[Dehai-WN] (IRIN): EGYPT: Water challenges forcing a rethink on usage

[Dehai-WN] (IRIN): EGYPT: Water challenges forcing a rethink on usage

From: Berhane Habtemariam <Berhane.Habtemariam_at_gmx.de_at_dehai.org>
Date: Thu, 20 Oct 2011 14:38:31 +0200

EGYPT: Water challenges forcing a rethink on usage

SHARQIA, 20 October 2011 (IRIN) - Leaking water pipes, evaporation and a
rapidly growing population may be significant concerns for those trying to
manage and plan water supplies in Egypt, but compounding such problems - and
forcing Egyptians to rethink how they use water - is the threat posed by
downstream countries which also want to take more water from the Nile, say

"Egyptians have to adapt to less water every day," said Rida Al Damak, a
water expert from Cairo University.

Egypt has a population of about 85 million, and receives an annual Nile
water share of 55.5 billion cubic metres, according to experts. Around 85
percent of that water is used in agriculture, but a lot simply leaks away.

According to a 2007 research paper by Fathi Farag, an independent
<http://www.ahewar.org/debat/show.art.asp?aid=90916> water expert (link in
Arabic), Egypt loses two billion cubic metres of water to evaporation, and
three billion cubic metres to grass growing on the banks of the Nile and on
river islands.

Around 40 percent of the remaining water - used domestically and in industry
(2.3 billion cubic metres) - is lost to leaking pipes and drains, while 2.5
billion cubic metres are used to generate electricity, the paper says.

"If you calculate all this amount of lost water, you will discover that
Egyptians are left with a fraction of what their country receives every year
from the Nile," Farag told IRIN. "This can also show why we should start to

For farmers like Hamdy Abuleinin, who was able to irrigate his 2.1 hectares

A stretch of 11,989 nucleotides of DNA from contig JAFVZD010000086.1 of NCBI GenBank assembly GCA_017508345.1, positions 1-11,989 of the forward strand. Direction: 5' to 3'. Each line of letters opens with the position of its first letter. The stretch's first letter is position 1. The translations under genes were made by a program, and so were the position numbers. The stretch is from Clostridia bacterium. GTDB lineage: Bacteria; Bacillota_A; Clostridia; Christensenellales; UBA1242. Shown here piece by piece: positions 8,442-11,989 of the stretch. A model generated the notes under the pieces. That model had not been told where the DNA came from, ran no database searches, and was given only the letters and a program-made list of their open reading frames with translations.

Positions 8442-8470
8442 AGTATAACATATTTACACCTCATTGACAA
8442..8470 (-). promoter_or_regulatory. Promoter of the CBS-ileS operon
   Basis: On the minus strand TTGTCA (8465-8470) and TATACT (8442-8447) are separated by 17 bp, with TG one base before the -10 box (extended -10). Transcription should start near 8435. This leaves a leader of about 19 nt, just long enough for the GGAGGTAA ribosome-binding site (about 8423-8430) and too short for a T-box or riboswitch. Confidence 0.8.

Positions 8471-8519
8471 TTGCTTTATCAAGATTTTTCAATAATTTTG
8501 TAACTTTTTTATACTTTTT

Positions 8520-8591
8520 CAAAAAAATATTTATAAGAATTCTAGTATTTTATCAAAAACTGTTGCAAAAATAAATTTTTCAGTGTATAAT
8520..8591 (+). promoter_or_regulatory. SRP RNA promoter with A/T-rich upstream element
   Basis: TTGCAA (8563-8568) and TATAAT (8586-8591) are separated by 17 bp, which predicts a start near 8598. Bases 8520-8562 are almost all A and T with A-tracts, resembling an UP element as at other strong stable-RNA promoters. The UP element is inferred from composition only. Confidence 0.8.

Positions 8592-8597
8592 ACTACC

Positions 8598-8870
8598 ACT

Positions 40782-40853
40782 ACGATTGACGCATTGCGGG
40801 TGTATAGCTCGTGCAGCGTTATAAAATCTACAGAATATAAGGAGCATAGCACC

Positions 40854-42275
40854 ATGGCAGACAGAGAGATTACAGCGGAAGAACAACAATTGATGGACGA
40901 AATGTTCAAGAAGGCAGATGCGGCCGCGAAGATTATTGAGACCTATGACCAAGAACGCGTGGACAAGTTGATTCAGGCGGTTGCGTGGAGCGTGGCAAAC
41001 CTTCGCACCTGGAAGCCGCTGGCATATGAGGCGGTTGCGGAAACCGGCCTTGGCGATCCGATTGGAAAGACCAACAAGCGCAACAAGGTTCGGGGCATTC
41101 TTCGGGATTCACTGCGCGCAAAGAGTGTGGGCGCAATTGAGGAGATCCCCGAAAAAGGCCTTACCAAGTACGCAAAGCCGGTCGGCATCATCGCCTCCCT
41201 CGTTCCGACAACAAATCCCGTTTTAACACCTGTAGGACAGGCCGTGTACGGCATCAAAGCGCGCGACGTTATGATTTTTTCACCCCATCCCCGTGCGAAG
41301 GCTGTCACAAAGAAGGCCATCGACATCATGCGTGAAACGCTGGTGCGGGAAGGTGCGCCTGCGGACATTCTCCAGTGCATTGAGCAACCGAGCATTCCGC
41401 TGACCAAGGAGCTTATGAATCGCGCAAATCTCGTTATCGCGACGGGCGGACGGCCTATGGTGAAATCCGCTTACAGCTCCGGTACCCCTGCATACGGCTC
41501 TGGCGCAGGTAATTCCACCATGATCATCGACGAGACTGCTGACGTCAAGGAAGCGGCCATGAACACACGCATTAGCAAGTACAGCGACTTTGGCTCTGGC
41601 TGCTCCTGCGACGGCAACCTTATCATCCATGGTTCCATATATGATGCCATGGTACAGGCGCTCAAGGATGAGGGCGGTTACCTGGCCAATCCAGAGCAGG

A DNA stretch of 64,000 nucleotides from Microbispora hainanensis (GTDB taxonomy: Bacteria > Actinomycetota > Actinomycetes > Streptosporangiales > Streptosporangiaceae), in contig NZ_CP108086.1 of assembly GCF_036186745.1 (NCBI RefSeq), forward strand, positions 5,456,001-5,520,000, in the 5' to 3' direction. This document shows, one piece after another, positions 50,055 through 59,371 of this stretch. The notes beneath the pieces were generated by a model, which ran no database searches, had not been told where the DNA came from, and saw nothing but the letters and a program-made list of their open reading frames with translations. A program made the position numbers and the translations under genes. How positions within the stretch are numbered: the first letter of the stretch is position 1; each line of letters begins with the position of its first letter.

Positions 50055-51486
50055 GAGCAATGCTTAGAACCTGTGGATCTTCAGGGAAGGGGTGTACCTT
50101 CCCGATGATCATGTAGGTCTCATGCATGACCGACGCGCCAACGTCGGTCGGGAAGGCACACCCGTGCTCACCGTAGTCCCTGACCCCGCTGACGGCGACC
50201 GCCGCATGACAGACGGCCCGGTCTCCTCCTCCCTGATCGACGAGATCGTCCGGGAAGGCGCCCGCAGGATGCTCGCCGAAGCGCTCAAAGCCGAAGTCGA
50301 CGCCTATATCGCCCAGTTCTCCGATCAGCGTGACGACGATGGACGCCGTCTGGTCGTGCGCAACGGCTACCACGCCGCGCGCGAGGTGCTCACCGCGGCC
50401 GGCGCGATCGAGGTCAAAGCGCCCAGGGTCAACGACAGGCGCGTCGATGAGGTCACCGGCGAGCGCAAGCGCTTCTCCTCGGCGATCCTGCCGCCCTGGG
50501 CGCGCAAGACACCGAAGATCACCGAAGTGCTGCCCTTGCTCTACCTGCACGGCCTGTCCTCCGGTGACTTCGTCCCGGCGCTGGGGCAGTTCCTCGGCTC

of rice only after an argument over water with neighbours in Sharqia near
Cairo, this year has proved difficult. "Finding water for irrigation is
becoming a daily worry for farmers here," he told IRIN.

International threat

A 1959 water-sharing agreement between Egypt and Sudan gives Egypt 55.5
billion cubic metres of Nile water, but according to Maghawri Shehata, an
adviser to the irrigation and water resources minister, population pressure
means the country is already facing a shortfall of 10-15 billion cubic
metres annually, and "plans by upstream countries to redistribute the water
will be very harmful to Egypt".

According to the
=84&lang=en> Nile Basin Initiative countries that share the Nile River basin
have demanded the revision of colonial-era agreements that allot the bulk of
the river's water to Egypt and Sudan and allow Cairo to veto upstream

Egypt does not recognize a recent agreement signed by Burundi, Ethiopia,
Kenya, Rwanda, Tanzania and Uganda, that seeks to allow irrigation and
hydroelectric projects to go ahead without Cairo's consent. Ethiopia, for
instance, is planning a series of dams along the Nile to generate

In March, Ethiopia announced the construction of the Renaissance Dam, which
aims to be the largest hydroelectric plant in Africa. Experts like Mehari
Beyene, writing for the <http://www.internationalrivers.org/en/node/6754>
International Rivers network, however, say the dam, which is being
constructed near the Sudanese border, has raised concerns about its
environmental and human impacts.

 <http://www.youtube.com/watch?NR=1&v=FW89q2nkpF4> Haytham Awad, an
irrigation engineering professor from Alexandria University, said Ethiopia's
plan to construct dams along the Nile would reduce Egypt's current share by
five billion cubic metres annually, but he thought this might be manageable
if Egypt could cooperate with Ethiopia and buy some of the electricity

Protests over water shortages in Egypt are
<http://www.irinnews.org/report.aspx?reportid=89981> nothing new especially
in July and August, the hottest summer months. On 11 October a 16-year-old
farmer was killed in a
<http://www.youm7.com/News.asp?NewsID=510647&SecID=203> dispute over water
in the southern governorate of Aswan.

Farmers like Abuleinin worry about the future for his seven children.
"Fights over water sometimes become physical as water becomes scarcer and
these fights might entail loss of life. But the alternative for us is to


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Received on Thu Oct 20 2011 - 08:38:42 EDT
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